1

Religion and to some degree philosophy, may promote forgiveness. But how do you deal with: when people see that you forgive, that may give them a lesson that it is "ok" to do that to you.

Another thing is, the society doesn't tend to forgive: when your parking meter is over a minute or two, you can be given a ticket, and if you are able to find the parking patrol, a statement he is likely to give to you is, "over is over". To companies and coworkers, I don't think they forgive much at all, especially if it is a metropolitan, competitive city. A third thing is, if the society just forgive, there is no punishment, people may do whatever they want to do, knowing they would be forgiven and fearing no punishment at all.

But I did find that if I don't forgive, I feel quite bad, probably seeing so many bad things each day or each week and that I didn't forgive and let go.

  • 1
    As with most such questions, the answer is "it depends". In other words, there is no point asking them generally, in a vacuum. Sometimes one should forgive, and sometimes one shouldn't, depending exactly on what forgiveness is likely to do to oneself and others in a specific situation. Forgiveness does undermine deterrence, but when it is deemed beneficial overall and not setting a precedent societies do grant amnesties. An eye for an eye may often be an imperative of survival, but an eye for an eye all the time leaves the whole world blind. Hence the conflicting emotions we all have about it. – Conifold Oct 21 '19 at 9:42
  • 1
    Forgiveness does not mean condoning all forms of behaviour. One can forgive a murdered yet still want him banged up, and forgiving you for incurring a parking ticket need not entail not giving you one. You have to forgive the warden for doing his job. I feel your notion of forgiveness is a little unusual and this is why the confusion is arising. . – user20253 Oct 21 '19 at 12:06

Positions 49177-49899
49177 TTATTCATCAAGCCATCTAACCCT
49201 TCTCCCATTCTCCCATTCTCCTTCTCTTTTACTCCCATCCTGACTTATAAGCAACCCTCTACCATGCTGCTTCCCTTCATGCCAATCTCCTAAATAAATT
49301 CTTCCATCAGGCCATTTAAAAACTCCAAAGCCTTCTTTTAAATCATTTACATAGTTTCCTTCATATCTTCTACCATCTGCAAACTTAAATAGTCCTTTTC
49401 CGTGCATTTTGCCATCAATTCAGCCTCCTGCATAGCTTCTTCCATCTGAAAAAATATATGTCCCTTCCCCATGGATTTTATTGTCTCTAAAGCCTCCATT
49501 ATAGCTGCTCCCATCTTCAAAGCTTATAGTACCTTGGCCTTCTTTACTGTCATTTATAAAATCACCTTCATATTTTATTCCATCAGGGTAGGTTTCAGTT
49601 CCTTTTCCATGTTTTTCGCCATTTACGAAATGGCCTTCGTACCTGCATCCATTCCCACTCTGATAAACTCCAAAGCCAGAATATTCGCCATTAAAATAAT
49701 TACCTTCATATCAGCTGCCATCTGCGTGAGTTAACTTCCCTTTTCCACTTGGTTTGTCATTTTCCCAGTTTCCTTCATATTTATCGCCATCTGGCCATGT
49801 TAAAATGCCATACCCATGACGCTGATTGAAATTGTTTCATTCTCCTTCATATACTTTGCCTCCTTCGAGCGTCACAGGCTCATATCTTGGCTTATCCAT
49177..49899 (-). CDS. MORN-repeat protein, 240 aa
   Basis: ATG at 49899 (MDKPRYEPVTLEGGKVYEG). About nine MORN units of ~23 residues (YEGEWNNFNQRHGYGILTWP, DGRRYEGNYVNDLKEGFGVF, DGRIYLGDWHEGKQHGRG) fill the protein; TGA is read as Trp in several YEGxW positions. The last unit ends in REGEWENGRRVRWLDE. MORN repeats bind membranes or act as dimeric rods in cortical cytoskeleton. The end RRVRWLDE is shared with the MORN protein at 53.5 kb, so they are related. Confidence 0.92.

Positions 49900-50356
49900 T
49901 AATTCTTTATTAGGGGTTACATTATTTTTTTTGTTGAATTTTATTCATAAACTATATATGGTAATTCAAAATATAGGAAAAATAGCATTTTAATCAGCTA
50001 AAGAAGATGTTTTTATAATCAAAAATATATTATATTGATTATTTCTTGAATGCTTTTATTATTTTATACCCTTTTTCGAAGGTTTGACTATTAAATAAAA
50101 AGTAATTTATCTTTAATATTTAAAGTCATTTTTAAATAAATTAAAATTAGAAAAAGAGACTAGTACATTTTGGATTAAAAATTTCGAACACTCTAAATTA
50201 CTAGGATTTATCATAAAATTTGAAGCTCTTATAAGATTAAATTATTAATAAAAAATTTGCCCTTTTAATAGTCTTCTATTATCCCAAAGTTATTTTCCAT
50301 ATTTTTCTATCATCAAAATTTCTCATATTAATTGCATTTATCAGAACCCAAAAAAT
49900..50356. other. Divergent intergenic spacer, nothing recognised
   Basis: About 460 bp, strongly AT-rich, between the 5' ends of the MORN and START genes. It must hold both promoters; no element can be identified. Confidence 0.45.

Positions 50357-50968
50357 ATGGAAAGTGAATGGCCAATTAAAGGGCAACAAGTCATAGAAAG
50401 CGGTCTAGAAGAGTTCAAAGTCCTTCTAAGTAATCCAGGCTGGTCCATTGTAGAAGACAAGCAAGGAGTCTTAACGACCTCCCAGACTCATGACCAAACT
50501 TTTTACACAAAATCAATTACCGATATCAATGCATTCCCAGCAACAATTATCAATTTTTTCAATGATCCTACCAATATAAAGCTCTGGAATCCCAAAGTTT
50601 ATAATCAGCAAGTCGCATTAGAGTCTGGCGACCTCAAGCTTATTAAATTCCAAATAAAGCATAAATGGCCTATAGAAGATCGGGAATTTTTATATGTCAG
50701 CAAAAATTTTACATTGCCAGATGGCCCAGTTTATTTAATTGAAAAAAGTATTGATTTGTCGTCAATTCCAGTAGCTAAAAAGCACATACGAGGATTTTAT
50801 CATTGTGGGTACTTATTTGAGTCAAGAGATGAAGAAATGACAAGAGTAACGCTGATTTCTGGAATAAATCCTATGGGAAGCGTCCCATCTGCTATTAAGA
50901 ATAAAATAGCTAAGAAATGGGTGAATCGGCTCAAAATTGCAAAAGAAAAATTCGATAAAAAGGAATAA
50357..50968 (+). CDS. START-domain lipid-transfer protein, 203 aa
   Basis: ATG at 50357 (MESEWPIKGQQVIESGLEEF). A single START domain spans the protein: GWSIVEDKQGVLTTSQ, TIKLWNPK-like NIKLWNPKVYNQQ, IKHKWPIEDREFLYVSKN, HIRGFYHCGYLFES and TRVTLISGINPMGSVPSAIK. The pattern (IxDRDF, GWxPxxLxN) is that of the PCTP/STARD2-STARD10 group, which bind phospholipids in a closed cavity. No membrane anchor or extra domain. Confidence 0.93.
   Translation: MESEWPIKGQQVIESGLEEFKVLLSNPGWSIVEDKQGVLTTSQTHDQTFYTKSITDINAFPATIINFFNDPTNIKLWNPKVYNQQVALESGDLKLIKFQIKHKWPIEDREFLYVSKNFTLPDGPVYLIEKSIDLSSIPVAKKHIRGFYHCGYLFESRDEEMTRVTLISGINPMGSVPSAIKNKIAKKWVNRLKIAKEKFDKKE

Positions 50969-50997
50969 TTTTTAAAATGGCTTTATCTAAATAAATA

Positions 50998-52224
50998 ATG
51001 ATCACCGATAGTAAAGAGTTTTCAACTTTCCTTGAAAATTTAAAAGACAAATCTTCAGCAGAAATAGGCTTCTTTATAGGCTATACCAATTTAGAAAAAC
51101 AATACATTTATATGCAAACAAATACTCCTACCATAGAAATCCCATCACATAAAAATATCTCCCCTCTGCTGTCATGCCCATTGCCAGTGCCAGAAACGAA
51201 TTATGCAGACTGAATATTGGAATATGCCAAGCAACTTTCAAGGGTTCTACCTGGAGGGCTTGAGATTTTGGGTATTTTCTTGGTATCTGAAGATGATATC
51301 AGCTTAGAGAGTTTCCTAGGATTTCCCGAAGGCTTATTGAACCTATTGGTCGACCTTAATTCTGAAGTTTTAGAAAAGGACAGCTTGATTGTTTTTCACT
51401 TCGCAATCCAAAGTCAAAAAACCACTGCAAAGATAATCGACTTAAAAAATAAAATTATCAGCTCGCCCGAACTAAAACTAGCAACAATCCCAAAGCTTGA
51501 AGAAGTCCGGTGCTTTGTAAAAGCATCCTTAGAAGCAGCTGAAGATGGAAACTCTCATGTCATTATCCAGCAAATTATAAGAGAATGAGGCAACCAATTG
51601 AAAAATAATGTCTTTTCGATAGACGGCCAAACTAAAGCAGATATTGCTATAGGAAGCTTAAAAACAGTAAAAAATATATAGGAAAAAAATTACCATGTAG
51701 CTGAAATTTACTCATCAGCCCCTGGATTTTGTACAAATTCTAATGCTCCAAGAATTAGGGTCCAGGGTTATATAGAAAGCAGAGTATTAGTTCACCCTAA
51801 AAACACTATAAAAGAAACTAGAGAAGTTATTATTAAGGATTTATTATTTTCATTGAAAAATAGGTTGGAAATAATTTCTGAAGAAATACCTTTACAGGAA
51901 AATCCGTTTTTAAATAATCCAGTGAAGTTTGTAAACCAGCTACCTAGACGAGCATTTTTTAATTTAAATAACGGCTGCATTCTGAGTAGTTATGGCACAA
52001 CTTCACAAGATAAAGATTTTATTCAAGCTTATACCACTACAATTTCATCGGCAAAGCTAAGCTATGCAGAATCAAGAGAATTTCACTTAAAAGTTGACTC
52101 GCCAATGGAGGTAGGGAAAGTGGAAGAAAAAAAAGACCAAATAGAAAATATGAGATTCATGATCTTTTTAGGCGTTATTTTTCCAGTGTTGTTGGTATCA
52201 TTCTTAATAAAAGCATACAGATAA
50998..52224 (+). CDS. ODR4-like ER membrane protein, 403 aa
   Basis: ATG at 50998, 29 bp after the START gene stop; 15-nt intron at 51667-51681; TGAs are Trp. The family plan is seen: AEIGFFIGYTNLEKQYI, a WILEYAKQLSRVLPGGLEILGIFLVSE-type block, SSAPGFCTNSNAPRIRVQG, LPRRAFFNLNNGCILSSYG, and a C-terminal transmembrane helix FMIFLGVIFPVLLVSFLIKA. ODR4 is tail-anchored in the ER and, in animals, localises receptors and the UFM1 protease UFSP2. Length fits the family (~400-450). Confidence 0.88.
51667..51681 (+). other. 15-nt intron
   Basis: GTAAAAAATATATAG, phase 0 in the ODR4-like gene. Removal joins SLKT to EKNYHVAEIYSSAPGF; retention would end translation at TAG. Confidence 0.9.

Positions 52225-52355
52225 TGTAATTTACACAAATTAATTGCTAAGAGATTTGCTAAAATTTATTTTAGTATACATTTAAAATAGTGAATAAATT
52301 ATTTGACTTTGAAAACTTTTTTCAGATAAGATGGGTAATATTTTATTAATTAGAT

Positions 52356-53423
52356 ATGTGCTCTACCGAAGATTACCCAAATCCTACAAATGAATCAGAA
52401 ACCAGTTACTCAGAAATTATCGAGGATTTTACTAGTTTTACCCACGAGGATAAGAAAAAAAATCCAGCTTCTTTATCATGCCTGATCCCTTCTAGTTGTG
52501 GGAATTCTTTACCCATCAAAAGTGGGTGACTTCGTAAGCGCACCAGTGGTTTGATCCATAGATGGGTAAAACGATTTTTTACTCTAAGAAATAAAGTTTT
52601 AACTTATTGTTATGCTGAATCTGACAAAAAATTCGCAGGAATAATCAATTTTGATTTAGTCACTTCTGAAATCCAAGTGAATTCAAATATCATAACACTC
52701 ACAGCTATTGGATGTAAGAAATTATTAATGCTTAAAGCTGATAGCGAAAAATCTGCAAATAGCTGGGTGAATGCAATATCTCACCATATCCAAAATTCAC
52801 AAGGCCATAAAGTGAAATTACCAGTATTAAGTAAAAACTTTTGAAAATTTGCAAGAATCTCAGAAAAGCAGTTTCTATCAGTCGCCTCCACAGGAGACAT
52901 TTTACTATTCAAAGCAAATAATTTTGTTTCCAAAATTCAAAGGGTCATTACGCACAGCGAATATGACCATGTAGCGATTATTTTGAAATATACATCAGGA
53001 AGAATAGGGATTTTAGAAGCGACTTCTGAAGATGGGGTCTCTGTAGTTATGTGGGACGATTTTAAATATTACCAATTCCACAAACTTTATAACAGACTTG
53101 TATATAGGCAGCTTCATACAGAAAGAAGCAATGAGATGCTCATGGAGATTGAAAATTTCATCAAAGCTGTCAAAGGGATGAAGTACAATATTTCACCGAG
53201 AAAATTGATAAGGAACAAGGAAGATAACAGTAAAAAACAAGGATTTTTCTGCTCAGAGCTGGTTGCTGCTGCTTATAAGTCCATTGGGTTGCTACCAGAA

• Yes, everything you say is true. This is just something you have to try to strike a balance with. There are no easy formulas. – Gordon Oct 21 '19 at 14:26
  • Memory, History, Forgiveness by Paul Ricoeur. This is probably not helpful for your question, but just in case it offers something. janushead.org/8-1/Ricoeur.pdf – Gordon Oct 21 '19 at 14:30
  • @PeterJ forgive me and then give me a ticket? And I hate him and yet I forgive him? It is like a mother forgive a daughter and then slap her face, and then the daughter forgives her mother and then yell out "I hate you. Go away". Yeah, maybe your notion and mine are different. I am not sure if one notion is right and the other is not as right – nonopolarity Oct 21 '19 at 14:51
2

Society does forgive. When you recieve a parking ticket, you pay the fine and then society forgives you. The same goes for other matters. Forgiveness doesn't only have to be unconditional; you can forgive someone after they've done necessary steps to make up for what they did.

So should we forgive? It depends on the exact situation and is arbitrarily down to the person. From a purely objective point of view, nobody has to forgive anyone for anything; everybody has the right to be internally unforgiving about even the most trivial of things. Of course, by societal standards of social norms, morality and ethics, one is often expected to forgive in certain scenarios, but nonetheless, one isn't forced to do so.

Also, that said, most people abide by society's moral standards as a rough guideline, but ultimately are individuals in some way or another. In short, whether or not someone forgives is completely up to that person. Without the choice to not forgive, the entire concept of forgiveness is completely meaningless.

| improve this answer | |
  • that's interesting about your comment that society does forgive: "When you receive a parking ticket, you pay the fine and then society forgives you". But what about other people who wronged you or who did bad things to you. In the metropolitan where I live, many people don't ever apologize, and I think there is no easy way to "punish" them, unless if I do something harsh to them and establish hostility with them. Now if society actually put a person in prison for life, or have a death sentence, is that forgiveness? – nonopolarity Oct 21 '19 at 10:39
  • 1
    In a way, if somebody cons you of $500, and you take back $500 from him, is that forgiveness? I thought forgiveness is usually without the revenge or punishment. Such as if somebody steps on your new white shoe and made it dirty, and you forgive him if you know that he was not intentional. Now if you ask him to pay for a new pair of shoe or for a cleaning fee, maybe that is not forgiveness. By the way, if unintentional, I can forgive. But if intentional or unintentional and he refuses to apologize, then I find it hard to forgive. – nonopolarity Oct 21 '19 at 10:42
2

Forgiveness is complex. I bought a copy of Forgiveness: A Philosophical Exploration by Charles Griswold. It's more than 200 pages long and includes a lot of good ideas - along with a few lemons.